Repairs and alterations carried out to the castle in the aftermath of the Flodden campaign began in 1517-19 with works supervised by Lord Dacre when the keep was rebuilt to house artillery. In the period 1522-23 further works were carried out, modifying the original design to give the keep a flat roof so that artillery could be mounted upon it, and in September 1523, in preparation against Scottish attack, the Earl of Surrey ordered new bulwarks and other defences with earth and timber to be erected, again presumably to support artillery pieces. Dacre supervised further repairs in 152426 following an unsuccessful two-day siege by Albany in November 1523. The period 1542-50 saw the construction of the artillery fortification, first referred to in a survey of 1561 as ‘the Ring’, around the motte [Hunter Blair, p76], transforming it into a raised and revetted, level platform for artillery, approx. 7.3 m high and 1.83 m thick, with twelve embrasures for cannon which stood on a platform inside the wall. At the centre of The Ring stood the earlier keep. Work was also begun at this time on the building of an inner wall, parallel with the south and east walls of the middle court, extending as far as the cross wall separating the outer and middle courts/wards, with the intervening space being infilled to provide a level, 20ft wide artillery platform along these sides of the middle court, similar to the Ring itself. The raised artillery batteries along the inner face of the north, riverside wall may also have originated in this period. In 1592-97 further repair works were carried out, notably to the north, ‘water wall’ above the Tweed, but by 1633 what remained of the artillery had been removed, and in 1639 the castle was described as ‘ruinated’.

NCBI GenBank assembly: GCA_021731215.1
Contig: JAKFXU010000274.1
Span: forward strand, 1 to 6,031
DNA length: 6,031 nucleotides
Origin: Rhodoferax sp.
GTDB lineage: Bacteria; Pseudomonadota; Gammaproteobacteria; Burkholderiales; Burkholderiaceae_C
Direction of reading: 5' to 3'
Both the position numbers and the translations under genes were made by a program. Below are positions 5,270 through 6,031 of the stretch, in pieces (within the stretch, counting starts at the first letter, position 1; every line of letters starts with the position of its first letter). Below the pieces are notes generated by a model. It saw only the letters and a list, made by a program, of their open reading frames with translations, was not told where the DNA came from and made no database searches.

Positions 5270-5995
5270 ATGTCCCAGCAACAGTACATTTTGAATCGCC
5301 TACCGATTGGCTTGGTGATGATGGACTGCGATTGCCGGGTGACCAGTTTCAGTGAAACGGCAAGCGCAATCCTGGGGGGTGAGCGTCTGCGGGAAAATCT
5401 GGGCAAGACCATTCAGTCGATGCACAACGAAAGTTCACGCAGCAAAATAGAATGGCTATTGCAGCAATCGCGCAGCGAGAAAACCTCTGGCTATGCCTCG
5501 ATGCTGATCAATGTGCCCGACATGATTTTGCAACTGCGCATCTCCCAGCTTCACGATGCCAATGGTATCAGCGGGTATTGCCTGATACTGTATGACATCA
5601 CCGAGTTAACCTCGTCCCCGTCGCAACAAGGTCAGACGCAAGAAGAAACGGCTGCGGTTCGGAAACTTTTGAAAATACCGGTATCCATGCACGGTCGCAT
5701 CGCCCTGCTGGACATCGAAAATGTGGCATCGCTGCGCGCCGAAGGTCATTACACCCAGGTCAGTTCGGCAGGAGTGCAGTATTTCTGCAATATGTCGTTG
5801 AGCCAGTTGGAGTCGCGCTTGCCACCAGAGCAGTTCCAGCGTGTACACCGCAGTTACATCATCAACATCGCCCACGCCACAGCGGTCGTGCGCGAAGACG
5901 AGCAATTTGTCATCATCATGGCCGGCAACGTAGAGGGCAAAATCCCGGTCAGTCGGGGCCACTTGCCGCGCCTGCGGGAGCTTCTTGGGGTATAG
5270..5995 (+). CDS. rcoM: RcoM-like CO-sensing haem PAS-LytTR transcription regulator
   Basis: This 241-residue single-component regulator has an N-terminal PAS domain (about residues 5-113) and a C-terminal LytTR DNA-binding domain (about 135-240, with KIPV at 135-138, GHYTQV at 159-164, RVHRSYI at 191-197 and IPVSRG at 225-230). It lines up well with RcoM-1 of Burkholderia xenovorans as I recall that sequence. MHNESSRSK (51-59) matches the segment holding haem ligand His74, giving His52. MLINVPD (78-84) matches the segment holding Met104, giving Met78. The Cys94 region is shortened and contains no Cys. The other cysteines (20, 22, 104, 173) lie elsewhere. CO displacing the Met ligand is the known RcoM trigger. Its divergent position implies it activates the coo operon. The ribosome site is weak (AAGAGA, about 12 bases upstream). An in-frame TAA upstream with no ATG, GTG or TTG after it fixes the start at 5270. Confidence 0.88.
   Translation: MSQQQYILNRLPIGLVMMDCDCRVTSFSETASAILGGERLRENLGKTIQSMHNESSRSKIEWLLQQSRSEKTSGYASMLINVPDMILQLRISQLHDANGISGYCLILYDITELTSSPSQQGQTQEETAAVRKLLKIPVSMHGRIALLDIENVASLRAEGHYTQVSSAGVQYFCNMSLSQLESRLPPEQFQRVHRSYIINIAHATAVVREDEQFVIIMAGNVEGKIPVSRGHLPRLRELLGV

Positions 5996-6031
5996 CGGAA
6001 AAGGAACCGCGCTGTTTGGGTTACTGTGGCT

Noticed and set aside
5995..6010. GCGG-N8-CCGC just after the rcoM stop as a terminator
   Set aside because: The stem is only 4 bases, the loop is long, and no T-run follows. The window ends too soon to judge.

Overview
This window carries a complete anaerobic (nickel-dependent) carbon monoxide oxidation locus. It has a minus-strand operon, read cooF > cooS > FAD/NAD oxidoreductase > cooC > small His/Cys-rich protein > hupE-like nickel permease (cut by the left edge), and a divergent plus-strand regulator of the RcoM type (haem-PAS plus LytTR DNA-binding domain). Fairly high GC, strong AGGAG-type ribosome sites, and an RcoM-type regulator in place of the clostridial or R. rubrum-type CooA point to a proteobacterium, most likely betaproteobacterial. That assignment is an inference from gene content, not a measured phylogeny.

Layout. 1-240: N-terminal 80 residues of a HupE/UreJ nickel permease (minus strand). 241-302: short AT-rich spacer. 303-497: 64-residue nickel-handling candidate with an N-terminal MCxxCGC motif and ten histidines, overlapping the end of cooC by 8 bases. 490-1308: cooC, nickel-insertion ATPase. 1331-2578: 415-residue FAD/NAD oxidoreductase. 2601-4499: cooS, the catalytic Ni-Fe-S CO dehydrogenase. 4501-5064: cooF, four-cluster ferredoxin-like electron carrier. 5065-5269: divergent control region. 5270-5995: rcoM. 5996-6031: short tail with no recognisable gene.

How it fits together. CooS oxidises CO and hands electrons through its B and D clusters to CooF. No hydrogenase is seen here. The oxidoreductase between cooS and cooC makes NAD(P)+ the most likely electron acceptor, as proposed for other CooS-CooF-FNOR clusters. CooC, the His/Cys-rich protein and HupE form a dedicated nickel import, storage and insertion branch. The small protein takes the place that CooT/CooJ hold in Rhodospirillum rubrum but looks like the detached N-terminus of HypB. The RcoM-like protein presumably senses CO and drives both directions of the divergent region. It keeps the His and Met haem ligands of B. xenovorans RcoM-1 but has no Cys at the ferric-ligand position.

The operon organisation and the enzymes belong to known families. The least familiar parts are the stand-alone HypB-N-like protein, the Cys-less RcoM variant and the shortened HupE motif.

Relatively little archaeological work has been carried out at Wark, though limited excavations were undertaken on top of the motte in 1862, revealing the remains of a flight of steps on its east side (Mearns 1863-8, 61-6). More recently a survey of the castle earthworks was undertaken by the RCHME in 1992 (Welfare et al. 1999, 53-5, fig. 19) and Newcastle City Archaeology Unit undertook archaeological recording whilst monitoring conservation works on the 16th century artillery fort and the north curtain wall of the middle bailey, as well as the construction of a retaining wall to support the north face of the castle mound (Wardle & Nolan 1997). Although limited in scope, this work led to a better understanding of structural phasing, notably that differences in the corework of The Ring and a very small section visible on the south curtain suggest that the latter is not part of the 1543 refortification and may be a remnant of an earlier phase of construction.